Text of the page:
India's tax reform held up by opposition

Congress party accuses Modi govt of using courts to run vendetta against Gandhi family

NEW DELHI • Leaders of India's opposition Congress party yesterday held hostage Prime Minister Narendra Modi's hopes of passing a crucial tax reform, as they accused his government of using the courts to run a "vendetta" against the Nehru-Gandhi family.

The government wants to introduce a nationwide goods and services tax to revive its stalled reform scheme. The tax would replace a host of state levies, raising hopes that it would lift investment by making it easier to do business in India's vast internal market.

Despite a large Lower House majority, Mr Modi needs the support of opposition parties to get the Bill through the Upper House.

Hopes were raised that the long- delayed legislation would see the light of day this year after Mr Modi met Congress president Sonia Gandhi last month and both parties showed signs of compromise.

But prospects of a compromise were cast in doubt on Monday, when a judge ruled that Mrs Gandhi and her son Rahul must appear in court on Dec 19 in a case brought by a member of Mr Modi's Bharatiya Janata Party (BJP).

Furious Congress members stormed the wells of both Houses of Parliament, alleging a "political vendetta" by Mr Modi who has moved to weaken the legacy of the Gandhis since he dislodged them from power last year.

"The GST Bill has gone for a sky walk," said a Congress deputy leader in the Upper House.

The Nehru-Gandhi dynasty ruled India for most of its post-Independence era after 1947 and helped shape the country's institutions and self-identity. Detractors, including Mr Modi, accuse the family of retarding economic development with socialist policies.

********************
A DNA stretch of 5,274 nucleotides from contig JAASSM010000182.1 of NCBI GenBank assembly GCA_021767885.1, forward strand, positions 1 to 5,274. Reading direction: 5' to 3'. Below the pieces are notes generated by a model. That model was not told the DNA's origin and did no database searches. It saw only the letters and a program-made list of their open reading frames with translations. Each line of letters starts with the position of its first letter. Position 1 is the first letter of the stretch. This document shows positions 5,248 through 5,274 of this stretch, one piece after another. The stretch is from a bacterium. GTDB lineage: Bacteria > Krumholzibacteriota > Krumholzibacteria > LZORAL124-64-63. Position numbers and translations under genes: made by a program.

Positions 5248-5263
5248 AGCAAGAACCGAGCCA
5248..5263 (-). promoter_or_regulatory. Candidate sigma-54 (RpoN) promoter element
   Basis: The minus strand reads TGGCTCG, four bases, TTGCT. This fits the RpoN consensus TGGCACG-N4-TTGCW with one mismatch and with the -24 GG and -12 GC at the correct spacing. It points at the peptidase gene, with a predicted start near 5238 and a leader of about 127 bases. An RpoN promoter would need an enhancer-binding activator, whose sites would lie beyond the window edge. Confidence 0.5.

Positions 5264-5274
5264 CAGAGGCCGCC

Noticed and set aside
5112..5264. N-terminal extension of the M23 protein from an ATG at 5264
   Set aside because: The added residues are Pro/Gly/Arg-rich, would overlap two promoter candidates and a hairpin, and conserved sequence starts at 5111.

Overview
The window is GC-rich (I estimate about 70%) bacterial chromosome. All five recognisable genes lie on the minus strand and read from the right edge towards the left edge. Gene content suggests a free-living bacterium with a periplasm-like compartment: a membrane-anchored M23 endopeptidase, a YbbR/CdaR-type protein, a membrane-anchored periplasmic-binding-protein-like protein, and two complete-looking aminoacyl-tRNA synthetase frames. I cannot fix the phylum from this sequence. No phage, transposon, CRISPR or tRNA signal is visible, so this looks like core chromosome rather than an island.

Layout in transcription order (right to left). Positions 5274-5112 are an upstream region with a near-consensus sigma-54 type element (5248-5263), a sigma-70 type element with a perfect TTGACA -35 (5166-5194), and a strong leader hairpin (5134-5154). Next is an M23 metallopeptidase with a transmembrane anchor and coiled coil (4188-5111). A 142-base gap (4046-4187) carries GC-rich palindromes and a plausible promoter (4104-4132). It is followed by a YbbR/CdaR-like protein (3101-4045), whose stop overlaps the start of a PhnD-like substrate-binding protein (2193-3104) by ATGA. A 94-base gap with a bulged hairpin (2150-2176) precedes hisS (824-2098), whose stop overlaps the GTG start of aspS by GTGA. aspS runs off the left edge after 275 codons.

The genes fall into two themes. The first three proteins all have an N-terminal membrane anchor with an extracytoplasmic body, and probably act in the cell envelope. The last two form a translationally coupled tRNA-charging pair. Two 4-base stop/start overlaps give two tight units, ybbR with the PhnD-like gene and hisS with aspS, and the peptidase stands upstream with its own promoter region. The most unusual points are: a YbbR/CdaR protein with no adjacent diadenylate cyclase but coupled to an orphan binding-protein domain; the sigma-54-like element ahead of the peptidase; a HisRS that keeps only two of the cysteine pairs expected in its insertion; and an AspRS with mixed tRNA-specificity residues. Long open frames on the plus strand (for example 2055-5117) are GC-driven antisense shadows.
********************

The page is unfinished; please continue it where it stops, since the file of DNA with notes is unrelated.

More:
The legal case brought by BJP member Subramanian Swamy alleges the Gandhis used US$13.5 million (S$19 million) of party funds to pay debts accrued by a newspaper business. The Gandhis deny any wrongdoing.

The Gandhis' lawyer, Mr Abhishek Manu Singhvi, who is also a Congress spokesman, said they are willing to appear in court, but want more time. Calling the case an example of a political vendetta at its worst, he said: "The ruling party in power is using proxy litigation to attack senior Congress persons out of political malice."

Mr Babul Supriyo, a government minister, denied a vendetta, saying the Gandhis could approach the court to address their grievances. "Parliament needs to pass an important Bill like the GST. Instead of disrupting the House, they should cooperate," he said.


A version of this article appeared in the print edition of The Straits Times on December 09, 2015, with the headline 'India's tax reform held up by opposition'. Print Edition | Subscribe